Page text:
Jamaica declares November 23rd Mary Seacole Day

Jamaica is hurrying down towards Christmas now, it seems. Not a gallop yet – just a gentle canter. Lots of happenings and running up and down, and things seem a little brighter and more lively than last year’s season, which was fairly glum.

There is some cheerful news here, though. The Government of Jamaica has finally seen fit to officially recognize the life and legacy of Mary Seacole. Yesterday was declared Mary Seacole Day, and there was a small ceremony to celebrate near the site of Blundell Hall, an inn or boarding house where she was born, at 8 East Street. The UK has really done a great deal in her memory, including a magnificent statue at St. Thomas Hospital in London. You can read a great deal of interesting history here, from Dr. Elizabeth N. Anionwu, Professor Emeritus of Nursing at the University of West London.

Here are details of the ceremony from the National Library of Jamaica. I wish I had been there!

The Government of Jamaica has proclaimed November 23, 2021, as Mary Seacole Day in memory of Mary Jane Seacole, internationally renowned Jamaican born nurse, on her 216th birthday. The Mary Seacole Foundation (MSF), a group that is aiming to increase awareness of Seacole’s attributes, laid a foliage piece as a tribute and in celebration of this national acknowledgement at the National Library of Jamaica (NLJ). The celebration took place in front of the NLJ building at 12 East Street, Downtown, Kingston – Mary Seacole’s birthplace, formerly known as Blundell Hall. The event was made possible through a partnership of the Jamaica Mary Seacole Foundation, the Institute of Jamaica (IOJ) and the NLJ.

The ceremony was witnessed by the committed team of Mrs. Sonia Mills, Secretary, MSF and the other representatives from the MSF, Dr. Anna Perkins and Dr. Hilary Hickling. Representing the Nurses Association of Jamaica (NAJ) were the President, Mrs. Patsy Edwards-Henry and Mrs. Janet Farr, Past President of the NAJ. Vivian Crawford, Executive Director, IOJ and Beverley Lashley, National Librarian, NLJ and their staff were also in attendance.

Dr. Anna Perkins, with a big smile, holding the Proclamation. (Photo: National Library of Jamaica)

Sir Patrick Linton Allen, Governor-General of Jamaica in his written proclamation, read by Dr. Anna Perkins, MSF, stated, “whereas this, the time of COVID-19 outbreak when healthcare professionals have been similarly challenged by a pandemic, it is an appropriate time to mark her birth, life, legacy and example.”

In her remarks, Dr. Hickling encouraged the younger generation to get involved in history and praised the flower selection for the use of flowers indigenous to Jamaica. Hickling says, “use our own to support our own”, as these flowers are some Mary Seacole had around her.

Foliage piece laid as a tribute to Mary Seacole. Indigenous flora: Portlandia and Thrinax parviflora (Broom Thatch). (Photo: National Library of Jamaica)

This foliage piece is made up of Indigenous Flora: Portlandia and Thrinax parviflora (broom thatch) and was arranged by Ayanna Gordon, National Museum, IOJ. Mrs. Patsy Edwards-Henry laid the foliage piece at the entrance of the NLJ as a tribute to Mary Seacole while highlighting Mrs. Seacole’s work through poetry.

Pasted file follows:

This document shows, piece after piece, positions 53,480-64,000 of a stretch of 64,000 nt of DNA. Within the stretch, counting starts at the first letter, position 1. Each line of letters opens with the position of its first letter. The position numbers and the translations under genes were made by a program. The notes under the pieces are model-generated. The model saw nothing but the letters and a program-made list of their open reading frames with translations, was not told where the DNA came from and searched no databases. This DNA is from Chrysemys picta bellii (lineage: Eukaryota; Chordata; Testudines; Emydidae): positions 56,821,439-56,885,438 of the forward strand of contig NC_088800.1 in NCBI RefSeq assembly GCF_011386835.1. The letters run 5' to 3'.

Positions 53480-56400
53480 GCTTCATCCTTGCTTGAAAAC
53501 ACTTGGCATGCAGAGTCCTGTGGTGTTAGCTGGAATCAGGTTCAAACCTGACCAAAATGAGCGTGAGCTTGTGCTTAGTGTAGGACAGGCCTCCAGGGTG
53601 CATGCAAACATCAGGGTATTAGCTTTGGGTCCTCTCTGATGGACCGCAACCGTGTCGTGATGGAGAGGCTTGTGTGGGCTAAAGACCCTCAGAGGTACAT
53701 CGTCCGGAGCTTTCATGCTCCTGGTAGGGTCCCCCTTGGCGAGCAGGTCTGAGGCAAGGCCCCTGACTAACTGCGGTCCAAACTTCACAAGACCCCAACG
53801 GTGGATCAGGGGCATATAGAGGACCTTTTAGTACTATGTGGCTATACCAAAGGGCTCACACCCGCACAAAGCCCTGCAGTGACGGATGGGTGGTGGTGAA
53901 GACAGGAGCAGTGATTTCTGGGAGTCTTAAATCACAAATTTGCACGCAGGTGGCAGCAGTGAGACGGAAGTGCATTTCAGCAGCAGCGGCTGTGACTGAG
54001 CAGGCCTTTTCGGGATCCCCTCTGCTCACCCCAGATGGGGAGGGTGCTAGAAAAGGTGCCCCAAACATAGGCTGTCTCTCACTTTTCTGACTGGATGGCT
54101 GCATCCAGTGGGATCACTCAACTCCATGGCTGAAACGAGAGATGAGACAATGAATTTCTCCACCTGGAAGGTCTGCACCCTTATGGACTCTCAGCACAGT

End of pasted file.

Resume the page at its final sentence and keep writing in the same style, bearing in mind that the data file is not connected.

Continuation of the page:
Closing the ceremony, Sonia Mills in her acknowledgement, thanked the IOJ, NLJ and the NAJ among others, who have played a part in keeping Mary Seacole’s legacy alive and honouring the famed Jamaican nurse. Mrs. Mills added that Mary Seacole’s Statue, “standing very proudly on the grounds of St. Thomas Hospital”, is the only statue of a named black woman in the UK.

Finally, Mills credited the nurses in England who she says rediscovered Mary Seacole and gave birth to the immortalization of her work in the UK and Jamaica. A fitting beginning and ending to the day’s proceedings saw trumpeter Thomas Braidy, with the kind permission of the Jamaica Defence Force, providing the National Anthem and the salute to our heroine Mary Seacole.

For more information on Mary Seacole contact the NLJ at: nljresearch@nlj.gov.jm.

In celebration of the recent proclamation of Mary Seacole Day Jamaican cultural and medical representatives, in support of the Mary Seacole Foundation, laid a foliage piece at the National Library of Jamaica which was once the home of the renowned war-time nurse, Mary Seacole. Ground Level (L-R): Mrs. Patsy Edwards-Henry, Mrs. Sonia Mills, Mrs. Janet Farr, Middle (L-R): Yolanda Becker, Dr. Anna Perkins, Vivian Crawford and above (L-R) Ms. Beverley Lashley and Dr. Hilary Hickling. (Photo: National Library of Jamaica)

5 thoughts on “Jamaica declares November 23rd Mary Seacole Day

  1. Dear Emma! Thanks for writing and sharing this! For me, it really is a powerful breath of fresh air during these dark times. Finally, Jamaica is doing what they should have done a long time ago. Of course, Mary Seacole deserves a much much more. But it is an excellent start. Kudos to the IOF and the National Library. Judith

    Liked by 1 person

    1. Dear Judith! Yes, it cheered me up too. It really is late in the day and we could still do so much more as you say. Many Jamaicans have most likely never heard of this amazing woman. I have always found her truly fascinating, extraordinary in so many ways. Take care and stay safe Judith!

      Liked by 1 person

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